October 15, 2012 // 4:00pm — 5:30pm
With its remarkable declassified documentation and oral testimony that bear directly on questions of U.S. policymaking with regard to the Iran-Iraq War, "Becoming Enemies" reveals much that was previously unknown about U.S. policy before, during, and after the war. The authors go beyond mere reportage to offer lessons regarding fundamental foreign policy challenges to the U.S. that transcend time and place.
October 15, 2012 // 1:00pm — 2:30pm
In October the world will observe the 50th Anniversary of the Cuban Missile Crisis, when the world came closest to nuclear war. In this Wilson Center National Conversation, panelists will discuss the Cuban Missile Crisis and the lessons that it holds in the context of the upcoming US presidential election.
The Role of the Federal Republic of Germany in the Industrialization of the Republic of Korea during the Park Chung Hee Era
October 05, 2012 // 2:00pm — 3:00pm
Meung-Hoan Noh (Hankuk University of Foreign Studies) will present on the relationship between West Germany and South Korea's industrialization during the Park Chung Hee era.
October 01, 2012 // 4:00pm — 5:30pm
Steven Ross challenges the commonly held belief that Hollywood has always been a bastion of liberalism. The real story, he argues, is far more complicated. First, Hollywood has a longer history of conservatism than liberalism. Second, and most surprising, while the Hollywood Left was usually more vocal and visible, the Right had a greater impact on American political life, capturing a senate seat (Murphy), a governorship (Schwarzenegger), and the ultimate achievement, the Presidency (Reagan).
September 24, 2012 // 4:00pm — 5:30pm
Fifty years ago, the world spent thirteen days transfixed as the U.S. and the U.S.S.R. engaged in a contest of wills over placement of Soviet missiles in Cuba. Svetlana Savranskaya will discuss behind-the-scenes maneuvers by Soviet second-in-command Anastas Mikoyan, revealing that the crisis lasted into November and involved plans by the U.S.S.R. to leave tactical nuclear weapons in Cuba, foiled not by U.S. resolve, but by Fidel Castro’s own actions.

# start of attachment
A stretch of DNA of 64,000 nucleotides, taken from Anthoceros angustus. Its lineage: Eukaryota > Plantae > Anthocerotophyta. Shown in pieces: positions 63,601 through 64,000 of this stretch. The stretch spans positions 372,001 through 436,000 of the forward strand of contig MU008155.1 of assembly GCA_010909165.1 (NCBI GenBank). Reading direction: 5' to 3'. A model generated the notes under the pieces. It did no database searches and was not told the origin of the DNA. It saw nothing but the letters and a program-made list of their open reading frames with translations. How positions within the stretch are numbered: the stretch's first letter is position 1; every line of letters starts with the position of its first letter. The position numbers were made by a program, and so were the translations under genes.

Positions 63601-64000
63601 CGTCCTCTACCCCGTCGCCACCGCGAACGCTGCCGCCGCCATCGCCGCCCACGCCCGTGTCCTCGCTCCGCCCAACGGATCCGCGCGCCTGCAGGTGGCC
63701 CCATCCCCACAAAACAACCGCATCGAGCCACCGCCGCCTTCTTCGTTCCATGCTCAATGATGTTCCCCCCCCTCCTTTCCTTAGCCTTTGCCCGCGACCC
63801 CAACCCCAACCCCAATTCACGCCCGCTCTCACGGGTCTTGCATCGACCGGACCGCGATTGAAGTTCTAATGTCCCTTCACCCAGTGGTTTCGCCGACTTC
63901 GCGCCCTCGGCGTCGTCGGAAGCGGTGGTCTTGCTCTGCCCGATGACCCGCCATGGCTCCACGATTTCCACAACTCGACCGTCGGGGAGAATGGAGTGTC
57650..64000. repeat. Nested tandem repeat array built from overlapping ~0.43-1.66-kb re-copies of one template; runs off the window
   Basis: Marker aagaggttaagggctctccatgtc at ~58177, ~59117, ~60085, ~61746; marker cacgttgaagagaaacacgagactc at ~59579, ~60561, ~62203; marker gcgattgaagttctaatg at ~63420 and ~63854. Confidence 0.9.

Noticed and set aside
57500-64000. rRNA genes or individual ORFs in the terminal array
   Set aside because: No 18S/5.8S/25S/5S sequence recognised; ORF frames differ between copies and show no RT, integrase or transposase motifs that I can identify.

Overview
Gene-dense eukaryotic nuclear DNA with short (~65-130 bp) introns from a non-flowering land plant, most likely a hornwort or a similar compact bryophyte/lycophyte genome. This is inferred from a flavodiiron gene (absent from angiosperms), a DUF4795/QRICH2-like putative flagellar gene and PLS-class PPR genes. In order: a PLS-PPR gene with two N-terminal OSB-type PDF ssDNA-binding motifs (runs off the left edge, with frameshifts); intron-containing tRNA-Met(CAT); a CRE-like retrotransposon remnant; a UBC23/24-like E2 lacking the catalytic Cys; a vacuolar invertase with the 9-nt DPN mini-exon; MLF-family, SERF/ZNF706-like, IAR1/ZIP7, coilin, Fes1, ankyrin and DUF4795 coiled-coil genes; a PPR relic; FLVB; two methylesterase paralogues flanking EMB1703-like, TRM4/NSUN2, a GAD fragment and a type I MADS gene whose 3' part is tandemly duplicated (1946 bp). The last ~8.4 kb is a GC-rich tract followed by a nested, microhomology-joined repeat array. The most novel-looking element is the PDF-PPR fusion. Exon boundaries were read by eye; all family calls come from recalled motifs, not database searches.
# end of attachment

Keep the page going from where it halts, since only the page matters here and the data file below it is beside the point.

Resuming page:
The Global Offensive: The United States, the Palestine Liberation Organization, and the Making of the Post-Cold War Order
September 24, 2012 // 12:30pm — 2:00pm
In "The Global Offensive," historian Paul Thomas Chamberlin offers new insights into the rise of the Palestine Liberation Organization in its full international context.
September 21, 2012 // 12:30pm — 2:00pm
"Hanoi's War" takes the reader from the marshy swamps of the Mekong Delta to the bomb-saturated Red River Delta, from the corridors of power in Hanoi and Saigon to the Nixon White House, and from the peace negotiations in Paris to high-level meetings in Beijing and Moscow, all to reveal that peace never had a chance in Vietnam.
September 17, 2012 // 4:00pm — 5:30pm
The Cold War was an overarching reality for American presidents from Truman to George H.W. Bush. In fact, prosecuting the Cold War posed a profound dilemma for all presidents, but especially for Dwight D. Eisenhower. Wm. M. McClenahan, Jr. and Wm. H. Becker argue that economic policy was second only to national security in Ike’s mind. How was the United States to engage in the Cold War without undermining American political democracy and a market economy? Preserving the American way of life was to Eisenhower the preeminent objective of the Cold War.
OFF-SITE CONFERENCE: United Atoms in a Divided World: The Early History of the International Atomic Energy Agency
September 16, 2012 // 7:30pm — September 18, 2012 // 3:00pm
The Department of Contemporary History at the University of Vienna in collaboration with the Wilson Center's Nuclear Proliferation International History Project will host an international conference on the history of the IAEA during the cold war years. The conference will cover a wide range of issues, including the creation of the Agency, its role in the nuclear non-proliferation regime, and the Agency's technical programs. Beyond that, the conference seeks to discuss the cultural, societal, and economic context of the IAEA's early history.
September 10, 2012 // 4:00pm — 5:30pm
The defeat of Egypt and Syria in the 1967 is often described as a deathblow to pan-Arabism, and it did indeed gravely undermine the regime of Gamal Abdel Nasser. Egyptians, Syrians and Palestinians had in fact already begun to shift towards narrower nation-state nationalism even before the 1967 war, which merely confirmed this reorientation.